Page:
Plasma processing refers to any microfabrication process that uses a plasma discharge to achieve the process results. There are deposition processes like PECVD and sputtering, etching processes (RIE), cleaning, and surface activation to name a few.
Plasma deposition processes...
Plasma enhanced chemical vapor deposition
Plasma enhanced chemical vapor deposition (PECVD) is a form of chemical vapor deposition that uses a plasma to dissociate reactant gases that then recombine on the sample surface into the desired material. This allows for deposition at lower temperatures (typically 200-400°C) than other forms of CVD.
Sputter deposition is a form of physical vapor deposition that uses a plasma to physically vaporize atoms from the source target which then condense on the surface of the sample. The sample can be held at room temperature or heated. Reactive sputtering can also be performed, where the vaporized material reacts with a gas such as nitrogen or oxygen when it condenses on the sample.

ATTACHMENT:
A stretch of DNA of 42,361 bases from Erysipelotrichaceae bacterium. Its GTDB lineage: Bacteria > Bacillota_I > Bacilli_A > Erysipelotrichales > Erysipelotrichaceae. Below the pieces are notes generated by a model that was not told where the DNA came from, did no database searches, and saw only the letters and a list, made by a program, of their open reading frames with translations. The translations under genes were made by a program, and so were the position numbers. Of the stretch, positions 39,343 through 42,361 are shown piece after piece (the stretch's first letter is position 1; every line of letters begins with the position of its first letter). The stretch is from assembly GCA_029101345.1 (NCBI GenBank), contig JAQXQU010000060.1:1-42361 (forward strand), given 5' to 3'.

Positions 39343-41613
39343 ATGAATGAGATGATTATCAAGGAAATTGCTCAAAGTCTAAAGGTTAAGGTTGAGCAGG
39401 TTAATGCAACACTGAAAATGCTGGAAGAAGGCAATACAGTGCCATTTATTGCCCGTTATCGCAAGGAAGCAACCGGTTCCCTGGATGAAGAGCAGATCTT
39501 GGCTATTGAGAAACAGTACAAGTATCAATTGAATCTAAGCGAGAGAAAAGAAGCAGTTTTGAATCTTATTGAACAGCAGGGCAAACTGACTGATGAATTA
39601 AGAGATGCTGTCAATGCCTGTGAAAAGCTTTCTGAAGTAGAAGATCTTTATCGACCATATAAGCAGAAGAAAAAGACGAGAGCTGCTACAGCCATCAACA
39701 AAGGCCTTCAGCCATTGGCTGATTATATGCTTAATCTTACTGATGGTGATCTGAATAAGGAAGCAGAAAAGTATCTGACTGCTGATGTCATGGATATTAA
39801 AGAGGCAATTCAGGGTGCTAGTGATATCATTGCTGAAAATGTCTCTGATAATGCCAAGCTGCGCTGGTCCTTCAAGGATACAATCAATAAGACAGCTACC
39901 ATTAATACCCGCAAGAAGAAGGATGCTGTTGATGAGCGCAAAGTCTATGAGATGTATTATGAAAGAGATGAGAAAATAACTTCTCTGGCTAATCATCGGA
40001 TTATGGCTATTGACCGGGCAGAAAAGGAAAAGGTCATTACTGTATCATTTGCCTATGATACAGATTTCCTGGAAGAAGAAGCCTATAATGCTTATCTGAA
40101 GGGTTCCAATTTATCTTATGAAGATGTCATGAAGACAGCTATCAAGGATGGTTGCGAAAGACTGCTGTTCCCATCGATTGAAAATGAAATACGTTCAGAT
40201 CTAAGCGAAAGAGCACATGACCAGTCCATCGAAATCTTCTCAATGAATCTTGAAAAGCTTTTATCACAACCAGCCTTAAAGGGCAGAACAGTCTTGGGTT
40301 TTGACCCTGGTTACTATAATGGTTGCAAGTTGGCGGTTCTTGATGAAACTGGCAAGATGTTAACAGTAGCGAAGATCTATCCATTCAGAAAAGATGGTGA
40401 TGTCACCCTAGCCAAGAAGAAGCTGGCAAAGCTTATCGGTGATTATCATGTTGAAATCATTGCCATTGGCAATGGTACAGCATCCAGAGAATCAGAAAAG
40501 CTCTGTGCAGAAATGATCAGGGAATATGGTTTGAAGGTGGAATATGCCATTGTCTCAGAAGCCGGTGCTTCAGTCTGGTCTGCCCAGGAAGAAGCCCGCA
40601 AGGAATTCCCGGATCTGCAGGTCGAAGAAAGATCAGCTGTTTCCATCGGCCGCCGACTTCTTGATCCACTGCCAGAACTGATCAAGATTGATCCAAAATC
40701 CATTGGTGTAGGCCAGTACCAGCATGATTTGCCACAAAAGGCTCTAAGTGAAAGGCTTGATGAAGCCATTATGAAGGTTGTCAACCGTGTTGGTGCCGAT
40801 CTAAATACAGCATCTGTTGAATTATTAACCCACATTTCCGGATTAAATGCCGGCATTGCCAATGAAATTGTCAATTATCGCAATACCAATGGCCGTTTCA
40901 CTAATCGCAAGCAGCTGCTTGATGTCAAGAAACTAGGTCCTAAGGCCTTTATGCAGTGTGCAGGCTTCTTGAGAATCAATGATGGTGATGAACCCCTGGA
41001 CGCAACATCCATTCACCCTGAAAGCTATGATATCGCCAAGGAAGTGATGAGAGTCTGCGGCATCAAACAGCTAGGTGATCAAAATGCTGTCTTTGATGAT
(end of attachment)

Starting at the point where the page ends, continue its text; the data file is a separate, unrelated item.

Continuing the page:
Plasma etching uses chemical and physical reactions between the plasma and the surface of the sample to remove a desired material from the sample. It is a highly controllable process compared to other forms of etching.
Reactive ion etching
Reactive ion etching (RIE) is the most common type of plasma etching. It uses a combination of chemical reactions and physical sputtering of the sample to remove the desired material. There are a wide range of materials that can be etched in this manner using a variety of etch chemistries.
For a complete list of plasma processing equipment available at the LNF, please see Category:Plasma processing equipment or the appropriate technology listed above.